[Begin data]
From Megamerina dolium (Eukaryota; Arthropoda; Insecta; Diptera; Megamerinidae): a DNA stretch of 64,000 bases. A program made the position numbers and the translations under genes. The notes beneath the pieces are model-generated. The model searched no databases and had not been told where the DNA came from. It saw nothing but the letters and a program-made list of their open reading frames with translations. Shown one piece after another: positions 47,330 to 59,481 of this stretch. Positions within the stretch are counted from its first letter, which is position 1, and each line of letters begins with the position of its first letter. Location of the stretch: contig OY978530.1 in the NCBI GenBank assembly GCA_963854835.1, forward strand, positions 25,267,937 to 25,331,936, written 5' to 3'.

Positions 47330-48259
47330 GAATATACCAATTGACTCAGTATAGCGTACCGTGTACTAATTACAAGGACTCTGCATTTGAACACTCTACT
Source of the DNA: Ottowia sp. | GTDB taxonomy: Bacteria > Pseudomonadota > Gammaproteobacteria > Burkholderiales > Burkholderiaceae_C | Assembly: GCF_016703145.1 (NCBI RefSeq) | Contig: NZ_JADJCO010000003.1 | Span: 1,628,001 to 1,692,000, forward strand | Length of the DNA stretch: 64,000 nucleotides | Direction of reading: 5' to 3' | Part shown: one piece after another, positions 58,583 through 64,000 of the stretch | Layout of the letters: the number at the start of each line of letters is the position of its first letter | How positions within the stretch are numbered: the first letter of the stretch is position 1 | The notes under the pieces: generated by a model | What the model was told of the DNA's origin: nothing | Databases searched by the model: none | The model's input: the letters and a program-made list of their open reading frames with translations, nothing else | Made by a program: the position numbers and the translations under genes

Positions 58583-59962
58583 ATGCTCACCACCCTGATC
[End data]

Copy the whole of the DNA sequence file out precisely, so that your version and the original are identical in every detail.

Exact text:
From Megamerina dolium (Eukaryota; Arthropoda; Insecta; Diptera; Megamerinidae): a DNA stretch of 64,000 bases. A program made the position numbers and the translations under genes. The notes beneath the pieces are model-generated. The model searched no databases and had not been told where the DNA came from. It saw nothing but the letters and a program-made list of their open reading frames with translations. Shown one piece after another: positions 47,330 to 59,481 of this stretch. Positions within the stretch are counted from its first letter, which is position 1, and each line of letters begins with the position of its first letter. Location of the stretch: contig OY978530.1 in the NCBI GenBank assembly GCA_963854835.1, forward strand, positions 25,267,937 to 25,331,936, written 5' to 3'.

Positions 47330-48259
47330 GAATATACCAATTGACTCAGTATAGCGTACCGTGTACTAATTACAAGGACTCTGCATTTGAACACTCTACT
Source of the DNA: Ottowia sp. | GTDB taxonomy: Bacteria > Pseudomonadota > Gammaproteobacteria > Burkholderiales > Burkholderiaceae_C | Assembly: GCF_016703145.1 (NCBI RefSeq) | Contig: NZ_JADJCO010000003.1 | Span: 1,628,001 to 1,692,000, forward strand | Length of the DNA stretch: 64,000 nucleotides | Direction of reading: 5' to 3' | Part shown: one piece after another, positions 58,583 through 64,000 of the stretch | Layout of the letters: the number at the start of each line of letters is the position of its first letter | How positions within the stretch are numbered: the first letter of the stretch is position 1 | The notes under the pieces: generated by a model | What the model was told of the DNA's origin: nothing | Databases searched by the model: none | The model's input: the letters and a program-made list of their open reading frames with translations, nothing else | Made by a program: the position numbers and the translations under genes

Positions 58583-59962
58583 ATGCTCACCACCCTGATC